Jeff Butcher started as a volunteer firefighter with the Mica-Kidd Island Fire Department when he was 18. Now, at 21, he’s a full-fledged firefighter with the Coeur d’Alene Fire Department.
“I really didn’t know a lot about it, but I knew I was going to be a firefighter,” Butcher said.
He met Fire Inspector Bobby Gonder and Division Chief Tom Greif when the two men came out to Mica Bay to teach a certified first-responder class. Butcher developed a relationship with them, going on ride-alongs, learning all he could. Gonder and Greif have taught EMT training since 1992 for the state at various volunteer fire stations, and now they have brought their talent to North Idaho College’s Work Force Training Center.
Butcher completed the first Emergency Medical Technician Basic program, which was offered fall semester 2007. Gonder and Greif are about to wrap up their fourth class; a total of 50 to 60 students have completed the course.
EMT Basic training involves basic life-saving techniques, such as treating injuries and administering oxygen. Gonder said anyone can take the class, but to hold a basic level EMT card you need to be involved with an organization such as a fire district, either as a volunteer or paid employee. Gonder said after the basics, an intermediate EMT can administer intravenous therapy and other more advance procedures. At the paramedic level, they can administer medication.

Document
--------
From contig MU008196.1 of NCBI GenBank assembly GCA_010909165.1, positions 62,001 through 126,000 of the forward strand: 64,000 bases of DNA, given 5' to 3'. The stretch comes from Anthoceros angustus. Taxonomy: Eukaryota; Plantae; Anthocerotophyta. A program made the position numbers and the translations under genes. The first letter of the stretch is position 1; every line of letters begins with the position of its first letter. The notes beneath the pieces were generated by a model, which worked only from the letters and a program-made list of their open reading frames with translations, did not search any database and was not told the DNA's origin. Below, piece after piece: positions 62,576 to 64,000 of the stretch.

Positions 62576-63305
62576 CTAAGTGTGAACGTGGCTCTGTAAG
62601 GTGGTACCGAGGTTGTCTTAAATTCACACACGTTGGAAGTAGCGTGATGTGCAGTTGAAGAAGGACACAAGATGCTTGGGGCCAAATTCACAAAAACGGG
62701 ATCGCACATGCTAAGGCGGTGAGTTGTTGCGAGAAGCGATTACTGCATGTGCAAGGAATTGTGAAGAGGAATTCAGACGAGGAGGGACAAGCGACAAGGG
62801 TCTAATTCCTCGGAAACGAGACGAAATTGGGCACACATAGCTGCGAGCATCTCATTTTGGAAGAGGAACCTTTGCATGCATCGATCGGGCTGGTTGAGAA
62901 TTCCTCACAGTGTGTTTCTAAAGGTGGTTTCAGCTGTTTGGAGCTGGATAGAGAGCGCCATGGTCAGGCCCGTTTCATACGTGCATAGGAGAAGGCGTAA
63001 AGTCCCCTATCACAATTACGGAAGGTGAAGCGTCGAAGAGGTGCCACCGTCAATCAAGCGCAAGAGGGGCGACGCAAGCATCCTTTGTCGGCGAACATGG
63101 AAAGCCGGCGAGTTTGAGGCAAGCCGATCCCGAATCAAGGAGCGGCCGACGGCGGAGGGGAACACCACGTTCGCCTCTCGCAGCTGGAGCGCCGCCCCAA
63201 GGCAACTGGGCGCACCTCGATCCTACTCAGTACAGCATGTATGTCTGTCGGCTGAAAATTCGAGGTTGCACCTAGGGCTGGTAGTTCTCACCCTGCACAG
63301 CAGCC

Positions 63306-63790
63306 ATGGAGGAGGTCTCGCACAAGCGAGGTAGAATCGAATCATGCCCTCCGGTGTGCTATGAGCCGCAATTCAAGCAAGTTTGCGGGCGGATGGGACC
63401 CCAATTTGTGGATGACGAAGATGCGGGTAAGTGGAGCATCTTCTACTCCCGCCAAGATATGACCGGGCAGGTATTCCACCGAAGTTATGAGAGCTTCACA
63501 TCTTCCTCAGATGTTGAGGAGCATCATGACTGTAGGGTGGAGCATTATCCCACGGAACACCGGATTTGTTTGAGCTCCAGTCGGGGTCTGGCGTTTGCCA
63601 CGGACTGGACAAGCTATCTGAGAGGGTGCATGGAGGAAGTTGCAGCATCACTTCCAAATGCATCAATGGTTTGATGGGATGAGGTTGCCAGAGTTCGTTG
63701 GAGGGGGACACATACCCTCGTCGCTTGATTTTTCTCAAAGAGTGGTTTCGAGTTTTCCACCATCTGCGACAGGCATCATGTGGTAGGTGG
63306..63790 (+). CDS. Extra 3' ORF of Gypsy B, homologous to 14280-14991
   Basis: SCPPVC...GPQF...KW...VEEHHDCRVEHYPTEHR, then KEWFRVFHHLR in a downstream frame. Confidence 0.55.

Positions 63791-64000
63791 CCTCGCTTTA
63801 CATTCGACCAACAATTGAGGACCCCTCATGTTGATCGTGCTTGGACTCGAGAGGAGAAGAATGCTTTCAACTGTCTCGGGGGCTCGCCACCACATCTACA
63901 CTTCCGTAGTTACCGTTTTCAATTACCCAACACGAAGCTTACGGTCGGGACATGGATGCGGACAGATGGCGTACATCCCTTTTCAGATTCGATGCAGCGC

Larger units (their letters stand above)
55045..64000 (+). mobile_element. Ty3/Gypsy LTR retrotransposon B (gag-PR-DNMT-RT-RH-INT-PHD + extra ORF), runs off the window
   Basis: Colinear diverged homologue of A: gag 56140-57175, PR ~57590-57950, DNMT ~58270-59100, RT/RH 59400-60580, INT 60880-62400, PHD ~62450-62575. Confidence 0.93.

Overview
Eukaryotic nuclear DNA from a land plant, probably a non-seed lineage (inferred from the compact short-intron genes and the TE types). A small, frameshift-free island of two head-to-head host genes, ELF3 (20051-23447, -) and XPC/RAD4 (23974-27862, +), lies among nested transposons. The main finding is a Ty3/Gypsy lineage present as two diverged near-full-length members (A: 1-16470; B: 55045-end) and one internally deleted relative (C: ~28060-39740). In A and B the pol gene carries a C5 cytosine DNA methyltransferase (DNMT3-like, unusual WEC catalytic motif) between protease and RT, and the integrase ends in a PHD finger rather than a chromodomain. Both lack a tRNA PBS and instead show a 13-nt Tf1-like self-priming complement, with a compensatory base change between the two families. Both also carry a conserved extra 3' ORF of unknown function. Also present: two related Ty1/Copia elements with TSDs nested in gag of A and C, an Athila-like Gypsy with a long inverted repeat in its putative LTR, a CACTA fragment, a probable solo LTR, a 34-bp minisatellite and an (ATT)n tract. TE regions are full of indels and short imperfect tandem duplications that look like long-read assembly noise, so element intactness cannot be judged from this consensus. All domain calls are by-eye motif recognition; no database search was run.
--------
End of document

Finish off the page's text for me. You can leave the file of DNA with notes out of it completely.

Gonder is the program’s coordinator. He has five instructors, himself included. The class testing next month has approximately 20 students, most of whom are volunteer firefighters. One nurse is in the class so he can volunteer with Northern Lakes Fire. Even though he’s an RN, he has to have separate EMT training.
Butcher has seen much for his young age. He said the ambulances he works on average 18 calls a day, many from the elderly. Calls involving diabetics are frequent. The Coeur d’Alene crew is well-acquainted with the diabetics in their area.
“We know how to treat them every time,” Gonder said.
Whenever there is a fire call, an ambulance is dispatched.
“Everybody is cross-trained as a firefighter/EMT in Coeur d’Alene,” Butcher said.
Gonder said the ambulance crew is always in full protective equipment and are the first to enter a burning building. Safety is stressed – students are taught to never put themselves in a situation where they can be cornered.
“We teach safety in the EMT class,” Gonder said. “We train every day on personal safety.”
He said in class the students are taught to take care of themselves so they can take care of their patients.
Greif said he elected to have North Idaho College administer the EMT Basic program because his staff has no time for the paperwork – so they partnered with them to do the teaching.
This spring semester class tests May 16. The test for practical hands-on is pass/fail; a student must score at least 70 percent to receive the EMT Basic card.
Where EMT Basic is ground-level training, paramedic Mark Zandhuisen is teaching the first semester of a credited, advanced EMT certificate program. He only has three students, but it was put together on short notice to get students interested. Zandhuisen said some don’t go any further than basic EMT, but many go beyond paramedic to become nurses.
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